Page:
|Scientific Name:||Gila purpurea (Girard, 1856)|
Tigoma purpurea Girard, 1856
|Red List Category & Criteria:||Vulnerable D2 ver 3.1|
|Reviewer(s):||Smith, K. & Darwall, W.R.T.|
|Facilitator/Compiler(s):||Hammerson, G.A. & Ormes, M.|
Listed as Vulnerable because the area of occupancy may be less than 20 sq km. The species might qualify as Vulnerable also under B1ab(iii)+2ab(iii); extent of occurrence and area of occupancy meet these criteria, the number of locations with respect to threats may not exceed 10, and the habitat might be regarded as subject to ongoing declines in quality as a result of invasion by non-native species and climate change.
|Previously published Red List assessments:|
|Range Description:||Historically the Yaqui Chub occurred in the Rio Yaqui drainage in Cochise County, extreme southeastern Arizona, USA, and in a short perennial reach of the Rio San Bernardino (=Black Draw) just south of the USA-Mexico border in Sonora, Mexico (Minckley and Marsh 2009). Current distribution in Mexico is limited to a less than 3.0 kilometre perennial reach of Rio San Bernardino (Minckley and Marsh 2009). The species was nearly extirpated in the United States, persisting only in one artesian well in San Bernardino Creek drainage (McNatt 1974). It was introduced and established in a flood tributary of Whitewater Draw, Leslie Creek, Swisshelm Mountains, Arizona, in 1969 (Minckley 1973). Records from Morse Canyon, northern Chiricahua Mountains, Arizona, are not supported by specimens (Willcox Playa basin; McNatt 1974). In the United States, populations are limited primarily to several sites in the San Bernardino-Leslie Creek National Wildlife Refuge (Black Draw, various ponds, Leslie Creek), House Pond on the Slaughter Ranch Historic Site, and West Turkey Creek (Sulphur Springs Valley = basin of pluvial Lake Cochise), Cochise County, Arizona (Minckley and Marsh 2009). |
Populations from the drainages of the Rio Sonora, Rio Matape, and portions of the Rio Yaqui in Sonora, Mexico, formerly were included in Gila purpurea; they were described as a new species (Gila eremica) by DeMarais (1991).
Native:Mexico; United States
|Range Map:||Click here to open the map viewer and explore range.|
|Population:||This species is represented by several distinct occurrences (subpopulations).|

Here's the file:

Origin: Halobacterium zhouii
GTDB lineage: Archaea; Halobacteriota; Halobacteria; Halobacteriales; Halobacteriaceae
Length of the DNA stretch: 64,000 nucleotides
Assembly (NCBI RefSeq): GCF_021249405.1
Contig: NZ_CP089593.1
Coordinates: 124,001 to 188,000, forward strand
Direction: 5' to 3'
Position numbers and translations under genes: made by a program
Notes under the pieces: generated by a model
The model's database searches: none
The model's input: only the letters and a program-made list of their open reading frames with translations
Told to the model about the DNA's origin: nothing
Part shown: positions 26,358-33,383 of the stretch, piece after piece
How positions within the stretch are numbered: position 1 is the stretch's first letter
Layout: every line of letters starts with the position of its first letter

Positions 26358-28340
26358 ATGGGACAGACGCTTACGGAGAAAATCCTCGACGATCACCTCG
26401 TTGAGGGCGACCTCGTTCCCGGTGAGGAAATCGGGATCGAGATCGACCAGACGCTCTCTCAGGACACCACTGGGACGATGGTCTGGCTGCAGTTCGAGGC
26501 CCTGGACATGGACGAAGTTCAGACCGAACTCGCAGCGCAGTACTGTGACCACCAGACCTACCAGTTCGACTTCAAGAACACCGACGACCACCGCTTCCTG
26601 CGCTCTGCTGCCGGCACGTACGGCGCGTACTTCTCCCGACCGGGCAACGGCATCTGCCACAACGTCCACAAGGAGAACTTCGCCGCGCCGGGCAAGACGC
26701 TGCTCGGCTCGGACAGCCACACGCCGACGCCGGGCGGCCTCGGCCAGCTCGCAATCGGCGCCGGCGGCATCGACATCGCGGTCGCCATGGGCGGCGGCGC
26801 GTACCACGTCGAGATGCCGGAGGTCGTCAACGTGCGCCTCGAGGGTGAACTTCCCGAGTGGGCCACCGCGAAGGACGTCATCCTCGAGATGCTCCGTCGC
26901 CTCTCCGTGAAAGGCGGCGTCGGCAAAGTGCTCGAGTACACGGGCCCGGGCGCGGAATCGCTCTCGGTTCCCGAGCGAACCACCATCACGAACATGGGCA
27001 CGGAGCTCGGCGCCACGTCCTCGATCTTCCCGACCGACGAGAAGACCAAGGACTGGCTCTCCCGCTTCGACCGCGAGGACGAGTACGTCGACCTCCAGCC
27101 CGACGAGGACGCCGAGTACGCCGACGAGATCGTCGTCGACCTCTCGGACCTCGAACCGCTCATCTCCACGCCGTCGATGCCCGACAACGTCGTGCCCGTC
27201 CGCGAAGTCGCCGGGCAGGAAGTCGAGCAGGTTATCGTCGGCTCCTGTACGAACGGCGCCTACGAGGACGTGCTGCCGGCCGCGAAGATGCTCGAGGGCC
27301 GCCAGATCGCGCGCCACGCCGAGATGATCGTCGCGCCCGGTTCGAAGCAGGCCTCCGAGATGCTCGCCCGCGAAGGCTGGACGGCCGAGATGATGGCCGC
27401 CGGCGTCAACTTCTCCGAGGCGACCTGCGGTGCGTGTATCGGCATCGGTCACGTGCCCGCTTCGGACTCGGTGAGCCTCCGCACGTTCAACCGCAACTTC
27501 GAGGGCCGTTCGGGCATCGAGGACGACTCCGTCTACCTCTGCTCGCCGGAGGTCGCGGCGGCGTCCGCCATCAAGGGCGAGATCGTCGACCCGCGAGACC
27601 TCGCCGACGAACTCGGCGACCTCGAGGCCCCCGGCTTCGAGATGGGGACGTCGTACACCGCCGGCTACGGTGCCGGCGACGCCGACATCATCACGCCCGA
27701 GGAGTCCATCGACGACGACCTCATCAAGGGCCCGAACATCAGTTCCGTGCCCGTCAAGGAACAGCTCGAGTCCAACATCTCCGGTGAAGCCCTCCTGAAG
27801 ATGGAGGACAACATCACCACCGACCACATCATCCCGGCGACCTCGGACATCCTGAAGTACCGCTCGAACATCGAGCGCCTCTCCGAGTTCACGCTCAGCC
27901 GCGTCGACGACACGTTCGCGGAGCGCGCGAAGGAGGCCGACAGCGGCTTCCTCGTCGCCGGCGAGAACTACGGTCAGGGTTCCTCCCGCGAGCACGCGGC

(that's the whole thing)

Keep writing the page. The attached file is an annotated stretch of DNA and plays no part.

Total adult population size is unknown.
As a result of various conservation actions, the current extent of occurrence and area of occupancy are equal to or larger than the historical extent and area (Minckley and Marsh 2009).
Reintroductions have improved the status of the species; large viable stocks now occur in diverse habitats (USFWS 1994, Minckley and Marsh 2009). USFWS (1990) categorized the status as "stable." U.S. populations are low but apparently stable (Arizona Game and Fish Department 2001).
|Current Population Trend:||Unknown|
|Habitat and Ecology:||Habitat includes deep pools in creeks, springheads, scoured areas of cienegas, and other stream-associated quiet waters (USFWS 1994); this fish seeks shade, often near undercut banks or debris; it is often associated with higher aquatic plants (Lee et al. 1980). Similarly, in artificial ponds, adults tend to occupy the lower part of the water column and seek shade (USFWS 1994). Young occupy near-shore zones, often near the lower ends of riffles (USFWS 1994). Spawning occurs probably in deep pools where there is aquatic vegetation (Matthews and Moseley 1990).|
|Movement patterns:||Not a Migrant|
Historically, habitat modifications (diversion of headwaters, construction of impoundments, excessive pumping of underground aquifers) and introduction of exotic fishes caused declines and near extinction (USFWS 1994). Populations in Black Draw and Leslie Creek in southeastern Arizona were hard hit by severe drought and stream drying in the late 1980s (USFWS 1990).
Current threats include habitat dewatering (aquifer pumping, water diversion, drought), predation by non-native fishes, and overgrazing and subsequent erosion (Arizona Game and Fish Department 2001). Asian tapeworm (Bothriocephalus acheilognathi), a parasite known to be pathogenic or able to impair growth in cyprinid fishes, is established at the San Bernardino National Wildlife Refuge; most Yaqui Chubs on the refuge are infected with the tapeworm (Kline et al. 2007).
Actions needed (USFWS 1994):
|Citation:||NatureServe. 2013. Gila purpurea. The IUCN Red List of Threatened Species 2013: e.T9190A18233415.Downloaded on 21 January 2018.|
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